110%! It's so important for South Asians or any minority groups to be represented and to feel that they have a voice. It's not wrong to do something that isn't conventional or stereotypically positive in our culture. I know it's difficult because there are so many constraints, but it's all about believing in yourself and your talent. I always say, you don't want to get to an age where you think, ‘Oh my God, I wish I did that’. As South Asians, we must support one another, and ensure that we are encouraged to pursue non-traditional careers. Share your friends’ podcast, share your friends’ essay, whatever it is, those are the things that will get them noticed.
I'm representing the South Asian community, even if it's from a small platform, by doing what I'm doing. Because it could be your little cousin who sees what I'm doing and thinks, ‘actually, I could do that.’ Representation is extremely powerful. It's critical because we're paving the way for future generations and breaking down barriers. I'll give you a sneak preview - an Olympian comes on in the coming weeks and talks about how she saw a Black woman at the Olympics. She spoke about how she saw her on TV, one Black athlete, and that changed her life completely because in that moment she felt represented.
Visibility, sharing and supporting is absolutely integral. I want people to see that creative South Asians are just as valid and talented as anyone else – if anything because of the challenges even getting to this creative space, we are better understood, more culturally aware, and more accepting. One of the major problems that has affected our culture is parental demand and the desire to see their children go into specific conventional fields, as well as the dismissal and unawareness of creative professions.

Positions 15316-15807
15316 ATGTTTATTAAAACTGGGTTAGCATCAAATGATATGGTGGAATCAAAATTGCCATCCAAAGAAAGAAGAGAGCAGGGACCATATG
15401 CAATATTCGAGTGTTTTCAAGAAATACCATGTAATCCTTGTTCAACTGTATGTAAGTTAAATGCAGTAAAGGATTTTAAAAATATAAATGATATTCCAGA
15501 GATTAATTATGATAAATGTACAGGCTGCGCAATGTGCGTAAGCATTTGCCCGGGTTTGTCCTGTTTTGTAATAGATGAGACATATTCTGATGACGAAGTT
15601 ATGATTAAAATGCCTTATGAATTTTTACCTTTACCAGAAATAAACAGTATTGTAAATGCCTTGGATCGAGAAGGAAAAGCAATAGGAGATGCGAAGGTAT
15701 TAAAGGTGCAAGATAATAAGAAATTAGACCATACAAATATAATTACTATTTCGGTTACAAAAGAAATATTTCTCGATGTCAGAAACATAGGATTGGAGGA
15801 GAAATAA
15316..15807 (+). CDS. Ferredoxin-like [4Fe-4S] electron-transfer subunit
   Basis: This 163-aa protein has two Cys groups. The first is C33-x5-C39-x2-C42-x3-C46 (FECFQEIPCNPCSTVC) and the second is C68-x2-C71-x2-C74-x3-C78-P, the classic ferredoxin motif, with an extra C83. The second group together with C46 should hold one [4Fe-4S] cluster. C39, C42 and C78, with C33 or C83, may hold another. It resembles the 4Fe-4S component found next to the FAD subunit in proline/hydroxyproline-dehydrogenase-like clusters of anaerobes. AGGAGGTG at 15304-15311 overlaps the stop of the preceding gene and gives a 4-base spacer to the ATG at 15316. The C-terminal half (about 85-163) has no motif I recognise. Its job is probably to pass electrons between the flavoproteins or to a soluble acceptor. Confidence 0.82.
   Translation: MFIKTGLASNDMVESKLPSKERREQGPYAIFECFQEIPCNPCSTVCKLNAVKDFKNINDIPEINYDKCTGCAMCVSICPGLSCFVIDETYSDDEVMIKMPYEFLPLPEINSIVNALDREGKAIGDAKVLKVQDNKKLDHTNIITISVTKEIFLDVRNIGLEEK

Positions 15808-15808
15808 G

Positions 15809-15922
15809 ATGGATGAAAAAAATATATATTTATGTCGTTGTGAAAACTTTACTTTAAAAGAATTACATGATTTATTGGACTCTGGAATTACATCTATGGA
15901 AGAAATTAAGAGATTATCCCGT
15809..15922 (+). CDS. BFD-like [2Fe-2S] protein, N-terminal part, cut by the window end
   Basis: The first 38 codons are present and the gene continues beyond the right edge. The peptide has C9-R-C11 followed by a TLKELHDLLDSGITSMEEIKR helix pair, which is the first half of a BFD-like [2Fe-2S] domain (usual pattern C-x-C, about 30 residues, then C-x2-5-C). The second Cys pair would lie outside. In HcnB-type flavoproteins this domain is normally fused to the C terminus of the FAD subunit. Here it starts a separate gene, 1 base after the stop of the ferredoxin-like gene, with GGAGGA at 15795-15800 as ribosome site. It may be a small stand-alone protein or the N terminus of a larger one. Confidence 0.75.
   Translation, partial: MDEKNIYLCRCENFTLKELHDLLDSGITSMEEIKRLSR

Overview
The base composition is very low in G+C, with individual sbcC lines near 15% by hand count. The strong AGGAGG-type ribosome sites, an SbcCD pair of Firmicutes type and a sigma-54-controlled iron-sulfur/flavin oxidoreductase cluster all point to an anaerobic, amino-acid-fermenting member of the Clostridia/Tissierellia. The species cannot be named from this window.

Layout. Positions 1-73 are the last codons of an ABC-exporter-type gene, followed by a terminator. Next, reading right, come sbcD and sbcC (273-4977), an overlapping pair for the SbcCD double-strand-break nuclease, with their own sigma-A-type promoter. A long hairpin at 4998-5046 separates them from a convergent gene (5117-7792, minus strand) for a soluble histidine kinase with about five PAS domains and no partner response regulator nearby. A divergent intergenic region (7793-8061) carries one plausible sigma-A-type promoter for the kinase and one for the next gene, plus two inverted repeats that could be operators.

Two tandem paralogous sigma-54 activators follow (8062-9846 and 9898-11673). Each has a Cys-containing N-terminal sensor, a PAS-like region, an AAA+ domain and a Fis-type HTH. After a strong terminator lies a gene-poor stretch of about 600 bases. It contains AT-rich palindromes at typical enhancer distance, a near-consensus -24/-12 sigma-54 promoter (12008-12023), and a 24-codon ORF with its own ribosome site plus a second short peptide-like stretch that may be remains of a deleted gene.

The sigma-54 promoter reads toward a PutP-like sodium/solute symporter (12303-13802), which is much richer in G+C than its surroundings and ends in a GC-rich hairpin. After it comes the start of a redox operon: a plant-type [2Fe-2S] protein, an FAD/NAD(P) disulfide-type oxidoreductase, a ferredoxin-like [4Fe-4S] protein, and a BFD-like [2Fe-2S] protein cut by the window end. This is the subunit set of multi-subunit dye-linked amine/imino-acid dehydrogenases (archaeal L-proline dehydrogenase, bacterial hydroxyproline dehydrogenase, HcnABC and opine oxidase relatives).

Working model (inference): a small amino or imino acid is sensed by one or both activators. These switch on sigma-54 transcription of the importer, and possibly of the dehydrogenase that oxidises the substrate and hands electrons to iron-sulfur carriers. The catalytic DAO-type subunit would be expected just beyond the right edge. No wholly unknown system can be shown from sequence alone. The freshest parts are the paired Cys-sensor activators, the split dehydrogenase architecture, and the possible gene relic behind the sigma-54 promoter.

As mindsets shift and adapt, do you believe there will be any barriers for the next generation of South Asian youth?
Barriers come in all shapes and sizes, whether it's your own internal barrier, your own doubt, your age, or larger societal and cultural constraints. Each generation of migrant or immigrant families has faced something. Black Girls Brunch are coming on this week and one of the guests said one of the most incredible things I've ever heard. She said, ‘our previous two generations, our grandparents and parents, lived to survive and now we live to thrive’ and that really was a ‘woah’ moment for me. It’s a really powerful message.
We are now pushing the next generation forward, breaking down barriers, and demanding a voice. I think some people forget that even in a world of such diversity, there will always be pockets of discrimination and prejudice, but it's about overcoming that and remaining strong. You have social media, you have widely discussed mental health, and it's so important for South Asian youth to have something that feels like a community and mutual support to make sure they know they're not alone. We must continue to assist and bring in new generations by saying, "what you're going through is completely normal."
There will be barriers. I couldn't guess what obstacles will exist because things change too quickly, but there will always be small parts of prejudice and racism.